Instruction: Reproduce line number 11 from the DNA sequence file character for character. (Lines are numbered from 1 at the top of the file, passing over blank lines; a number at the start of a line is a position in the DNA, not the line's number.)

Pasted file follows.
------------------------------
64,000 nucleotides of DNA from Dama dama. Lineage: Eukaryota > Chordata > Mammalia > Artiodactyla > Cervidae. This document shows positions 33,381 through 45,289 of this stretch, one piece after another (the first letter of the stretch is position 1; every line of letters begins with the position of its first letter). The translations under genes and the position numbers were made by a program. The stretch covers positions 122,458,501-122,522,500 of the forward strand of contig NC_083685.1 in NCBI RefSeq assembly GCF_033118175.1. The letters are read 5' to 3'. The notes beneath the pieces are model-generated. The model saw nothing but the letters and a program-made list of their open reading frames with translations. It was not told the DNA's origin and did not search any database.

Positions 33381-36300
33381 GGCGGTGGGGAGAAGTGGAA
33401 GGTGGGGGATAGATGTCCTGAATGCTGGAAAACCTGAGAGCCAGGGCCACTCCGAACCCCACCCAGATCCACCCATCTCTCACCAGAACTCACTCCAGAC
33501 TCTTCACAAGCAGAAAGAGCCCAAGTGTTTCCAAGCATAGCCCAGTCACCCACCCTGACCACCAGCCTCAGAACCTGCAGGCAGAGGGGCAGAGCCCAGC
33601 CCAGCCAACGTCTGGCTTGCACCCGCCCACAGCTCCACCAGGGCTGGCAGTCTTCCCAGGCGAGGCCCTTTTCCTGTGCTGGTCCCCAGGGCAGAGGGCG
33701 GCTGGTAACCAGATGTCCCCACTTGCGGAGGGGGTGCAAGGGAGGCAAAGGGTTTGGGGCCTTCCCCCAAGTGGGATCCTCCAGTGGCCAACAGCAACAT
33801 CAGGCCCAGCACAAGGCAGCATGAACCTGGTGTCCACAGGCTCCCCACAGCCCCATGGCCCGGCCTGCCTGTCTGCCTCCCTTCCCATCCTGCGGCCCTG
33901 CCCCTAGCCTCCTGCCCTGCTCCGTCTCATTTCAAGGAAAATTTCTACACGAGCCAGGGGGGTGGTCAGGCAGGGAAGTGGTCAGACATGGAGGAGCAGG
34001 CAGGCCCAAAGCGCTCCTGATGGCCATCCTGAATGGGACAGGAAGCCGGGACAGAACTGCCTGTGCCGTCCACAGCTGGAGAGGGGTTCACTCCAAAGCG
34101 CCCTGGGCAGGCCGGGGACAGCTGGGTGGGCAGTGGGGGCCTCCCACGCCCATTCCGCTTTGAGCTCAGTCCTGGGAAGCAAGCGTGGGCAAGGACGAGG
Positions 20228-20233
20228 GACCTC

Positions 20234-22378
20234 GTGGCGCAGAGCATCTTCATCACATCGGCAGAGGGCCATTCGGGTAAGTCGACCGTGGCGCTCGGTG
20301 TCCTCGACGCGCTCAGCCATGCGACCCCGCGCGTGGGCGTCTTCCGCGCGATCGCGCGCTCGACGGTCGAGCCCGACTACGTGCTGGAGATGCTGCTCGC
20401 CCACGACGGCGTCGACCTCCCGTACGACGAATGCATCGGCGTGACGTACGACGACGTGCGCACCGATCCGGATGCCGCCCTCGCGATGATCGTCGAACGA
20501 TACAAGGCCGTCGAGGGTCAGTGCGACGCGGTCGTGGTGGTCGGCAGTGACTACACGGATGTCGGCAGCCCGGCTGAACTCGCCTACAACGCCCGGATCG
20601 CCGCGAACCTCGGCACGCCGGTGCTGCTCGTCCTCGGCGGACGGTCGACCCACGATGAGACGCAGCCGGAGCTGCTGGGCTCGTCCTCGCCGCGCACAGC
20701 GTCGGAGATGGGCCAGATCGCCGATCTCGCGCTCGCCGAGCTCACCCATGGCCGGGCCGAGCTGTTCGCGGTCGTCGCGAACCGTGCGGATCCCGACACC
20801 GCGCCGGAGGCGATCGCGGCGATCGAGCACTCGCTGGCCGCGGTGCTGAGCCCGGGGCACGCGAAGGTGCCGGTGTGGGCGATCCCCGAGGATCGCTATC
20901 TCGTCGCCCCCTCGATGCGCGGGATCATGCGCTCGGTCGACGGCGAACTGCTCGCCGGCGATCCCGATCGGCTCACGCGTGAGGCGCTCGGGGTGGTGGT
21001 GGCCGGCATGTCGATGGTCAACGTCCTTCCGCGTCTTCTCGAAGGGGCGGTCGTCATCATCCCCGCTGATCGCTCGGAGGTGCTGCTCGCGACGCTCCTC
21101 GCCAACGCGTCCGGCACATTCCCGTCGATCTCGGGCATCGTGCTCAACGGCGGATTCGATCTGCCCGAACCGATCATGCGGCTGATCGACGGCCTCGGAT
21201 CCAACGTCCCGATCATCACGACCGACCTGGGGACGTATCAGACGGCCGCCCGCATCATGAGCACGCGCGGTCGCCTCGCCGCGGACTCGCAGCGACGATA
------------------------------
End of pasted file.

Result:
34101 CCCTGGGCAGGCCGGGGACAGCTGGGTGGGCAGTGGGGGCCTCCCACGCCCATTCCGCTTTGAGCTCAGTCCTGGGAAGCAAGCGTGGGCAAGGACGAGG